The soaring amount of goods bought over the internet is driving up the cost of warehouse and industrial property used by retailers and delivery firms to ship goods from factories to people's homes. A major new report from Colliers International, a NASDAQ-listed property company, estimates that increase demands for new space could require €20bn of new investment over the next four years. It says that Amazon and parcel delivery companies like DHL and Hermes are leading the take-up of new space.
In land-constrained countries like Japan, the solution has been to create 'skyscraper sheds'. One development next to Narita airport by Prologis is seven storeys high. The big driver of this change is e-commerce with more goods bypassing high street shops and being stored out of town in warehouses.
In Britain 15% of retail sales are now online – higher than anywhere else in the world. Warehouses are often not popular with planning authorities and a lack of space near to cities means supply is constrained. Combined with soaring demand, it has pushed up returns to more 20 percent this year, according to Colliers. This means that warehouses will have outperformed offices, shops, equities and bonds during 2015.
'European Retail & Logistics Insights – From Sheds to Shelves' also explains how large distribution centres built for retailers and parcel distribution companies are now heavily automated and increasingly driving a shift to inter-modal connectivity – using road, rail and water to transport goods from A to B.
"The lack of supply has been worsened by the fact that new development ground to a halt during the financial crisis and the subsequent under supply has sent values soaring," said Tim Davis, head of EMEA industrial and logistics for Colliers International.
Companies are also demanding smaller urban logistics sites near to cities to cater for last mile deliveries direct to homes and workplaces. Because this land is in shorter supply, values are being driven up further.
The UK is estimated to need an extra 6-10 million sq m of additional space over the next five years, based on anticipated e-retailing sales growth. Around 200 million sq m could be needed globally over the next five years globally – around 145,000 football pitches. Current vs projected space requirement by 2020 (million sq m)
Demand for Europe alone could attract more than €20bn from investors if e-commerce sales rise to account for 20 percent of all sales by 2020. With respected occupiers, such as Amazon or John Lewis, signing up to 15 or 20-year leases the sector is attracting increasing interest from institutions who favour long-dated income, Colliers said.
One of the solutions to constrained land supply, particularly in Britain, could be multi-storey sheds which are commonplace across Asia. Hong Kong and Japan have dozens of giant facilities which are often highly automated to enable quick turn around of stock.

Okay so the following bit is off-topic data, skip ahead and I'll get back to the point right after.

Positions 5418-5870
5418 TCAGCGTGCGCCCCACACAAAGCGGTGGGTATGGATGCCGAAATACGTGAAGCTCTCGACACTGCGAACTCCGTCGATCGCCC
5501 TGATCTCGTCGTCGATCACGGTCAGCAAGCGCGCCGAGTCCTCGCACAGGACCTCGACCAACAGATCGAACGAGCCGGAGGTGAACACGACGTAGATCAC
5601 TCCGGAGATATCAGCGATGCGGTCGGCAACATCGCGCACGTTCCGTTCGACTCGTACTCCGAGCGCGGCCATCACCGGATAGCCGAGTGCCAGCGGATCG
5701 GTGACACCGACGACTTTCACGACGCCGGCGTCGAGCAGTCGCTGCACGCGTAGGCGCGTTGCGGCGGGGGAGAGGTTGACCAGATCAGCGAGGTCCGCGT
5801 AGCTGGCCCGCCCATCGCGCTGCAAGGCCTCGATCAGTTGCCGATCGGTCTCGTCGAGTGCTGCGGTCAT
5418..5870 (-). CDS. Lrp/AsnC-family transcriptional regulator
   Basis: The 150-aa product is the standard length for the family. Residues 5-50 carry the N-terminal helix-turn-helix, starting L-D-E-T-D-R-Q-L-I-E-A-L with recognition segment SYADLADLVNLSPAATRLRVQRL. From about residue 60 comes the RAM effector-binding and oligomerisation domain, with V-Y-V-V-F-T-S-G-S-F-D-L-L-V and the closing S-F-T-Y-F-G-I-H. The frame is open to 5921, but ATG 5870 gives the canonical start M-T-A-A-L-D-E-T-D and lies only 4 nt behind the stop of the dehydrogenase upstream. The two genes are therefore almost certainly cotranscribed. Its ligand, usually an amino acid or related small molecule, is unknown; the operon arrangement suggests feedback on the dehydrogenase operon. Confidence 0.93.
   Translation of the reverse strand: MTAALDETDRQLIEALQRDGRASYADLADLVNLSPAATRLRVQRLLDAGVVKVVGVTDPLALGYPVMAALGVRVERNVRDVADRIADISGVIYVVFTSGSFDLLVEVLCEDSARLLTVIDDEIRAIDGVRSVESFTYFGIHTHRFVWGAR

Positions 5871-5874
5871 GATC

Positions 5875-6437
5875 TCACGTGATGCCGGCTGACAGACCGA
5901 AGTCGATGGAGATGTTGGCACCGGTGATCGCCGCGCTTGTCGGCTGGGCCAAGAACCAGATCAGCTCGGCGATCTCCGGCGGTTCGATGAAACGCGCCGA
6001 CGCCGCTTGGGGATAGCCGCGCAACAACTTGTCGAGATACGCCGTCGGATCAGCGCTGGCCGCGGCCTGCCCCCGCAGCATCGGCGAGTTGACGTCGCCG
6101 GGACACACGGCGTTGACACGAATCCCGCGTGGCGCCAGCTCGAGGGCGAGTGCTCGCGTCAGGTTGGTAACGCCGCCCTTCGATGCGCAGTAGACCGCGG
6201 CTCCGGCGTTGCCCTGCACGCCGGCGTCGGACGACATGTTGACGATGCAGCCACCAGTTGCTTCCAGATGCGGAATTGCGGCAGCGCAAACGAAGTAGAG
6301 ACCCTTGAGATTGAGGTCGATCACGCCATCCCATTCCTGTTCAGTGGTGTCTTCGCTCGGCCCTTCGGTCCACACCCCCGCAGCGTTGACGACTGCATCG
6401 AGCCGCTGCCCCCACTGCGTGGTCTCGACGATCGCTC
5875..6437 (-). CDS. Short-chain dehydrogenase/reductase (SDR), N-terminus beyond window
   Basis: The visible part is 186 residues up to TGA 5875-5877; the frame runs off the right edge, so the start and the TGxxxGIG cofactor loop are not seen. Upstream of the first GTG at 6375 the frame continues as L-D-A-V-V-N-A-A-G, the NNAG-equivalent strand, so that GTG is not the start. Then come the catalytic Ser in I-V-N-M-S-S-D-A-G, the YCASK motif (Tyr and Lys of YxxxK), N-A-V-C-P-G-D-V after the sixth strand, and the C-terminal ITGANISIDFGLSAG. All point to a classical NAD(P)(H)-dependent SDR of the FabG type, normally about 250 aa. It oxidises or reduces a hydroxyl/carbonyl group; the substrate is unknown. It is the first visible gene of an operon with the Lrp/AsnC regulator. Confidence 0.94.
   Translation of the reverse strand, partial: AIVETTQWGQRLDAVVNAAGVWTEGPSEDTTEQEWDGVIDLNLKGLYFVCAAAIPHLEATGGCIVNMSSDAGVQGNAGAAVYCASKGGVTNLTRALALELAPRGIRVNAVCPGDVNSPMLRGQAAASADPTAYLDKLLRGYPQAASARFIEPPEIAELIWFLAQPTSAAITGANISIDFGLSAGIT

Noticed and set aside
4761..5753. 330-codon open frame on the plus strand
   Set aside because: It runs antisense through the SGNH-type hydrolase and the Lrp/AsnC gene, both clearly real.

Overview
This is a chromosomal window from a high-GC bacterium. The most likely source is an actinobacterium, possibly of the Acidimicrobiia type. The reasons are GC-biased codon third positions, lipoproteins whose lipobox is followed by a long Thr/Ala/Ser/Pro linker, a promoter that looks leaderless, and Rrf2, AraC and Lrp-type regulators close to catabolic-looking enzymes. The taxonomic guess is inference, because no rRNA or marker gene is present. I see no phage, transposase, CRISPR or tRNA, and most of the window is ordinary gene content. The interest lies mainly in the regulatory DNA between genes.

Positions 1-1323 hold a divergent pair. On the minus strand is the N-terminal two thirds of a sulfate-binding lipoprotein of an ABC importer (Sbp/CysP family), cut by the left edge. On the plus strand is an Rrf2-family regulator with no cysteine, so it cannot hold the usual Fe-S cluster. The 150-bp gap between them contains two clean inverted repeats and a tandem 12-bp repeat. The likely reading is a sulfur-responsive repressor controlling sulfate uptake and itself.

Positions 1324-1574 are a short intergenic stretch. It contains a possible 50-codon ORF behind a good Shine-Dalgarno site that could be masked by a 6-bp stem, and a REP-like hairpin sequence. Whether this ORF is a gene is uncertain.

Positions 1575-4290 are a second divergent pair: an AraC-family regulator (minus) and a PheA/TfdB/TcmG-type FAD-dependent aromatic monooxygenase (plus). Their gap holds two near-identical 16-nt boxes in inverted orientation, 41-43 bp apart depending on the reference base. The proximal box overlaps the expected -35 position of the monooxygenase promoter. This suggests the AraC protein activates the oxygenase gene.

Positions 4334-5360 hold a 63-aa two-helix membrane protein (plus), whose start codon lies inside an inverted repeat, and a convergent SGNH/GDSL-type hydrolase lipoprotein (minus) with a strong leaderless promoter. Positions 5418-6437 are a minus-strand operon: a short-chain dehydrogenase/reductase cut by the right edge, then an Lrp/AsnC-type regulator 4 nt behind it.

"Rents are rising fast because companies need more space in better locations to fulfill same day and next deliveries," said Damian Harrington, head of EMEA research at Colliers International. He added, "on top of this, a lack of investment in infrastructure is putting further pressure on delivery costs as companies often struggle with poorly maintained roads and under-invested railways".
The industrial sector has massively outperformed all other types of commercial property along with housing, bonds and equities over the last two years.
"While high street retail landlords have faced crippling vacancy rates and shortening lease lengths, industrial occupancy is at an all-time high. Sheds have continued to outperform commercial property and offer index-linked, fixed-income style returns," explained Tim Davies.
A lack of speculative warehouse development – a hangover from the 2008 recession – has combined with significantly increased demand from the likes of Amazon to cause a supply crunch.
In spite of widespread shop closures over the last seven years, the report shows that warehouse rents are a fraction of retail rents, highlighting just how much could be saved by retailers shifting more stock to warehouses.
"With more sales coming directly from consumers online, a greater proportion of those sales can be fulfilled from cheaper premises. This means a sharper retail footprint, more warehouses and a greater level of consolidation in both supply chain and property assets owned by major retail brands," said Paul Souber, head of EMEA retail agency at Colliers International.
Prime Warehouse Rents as a Percentage of Retail Rent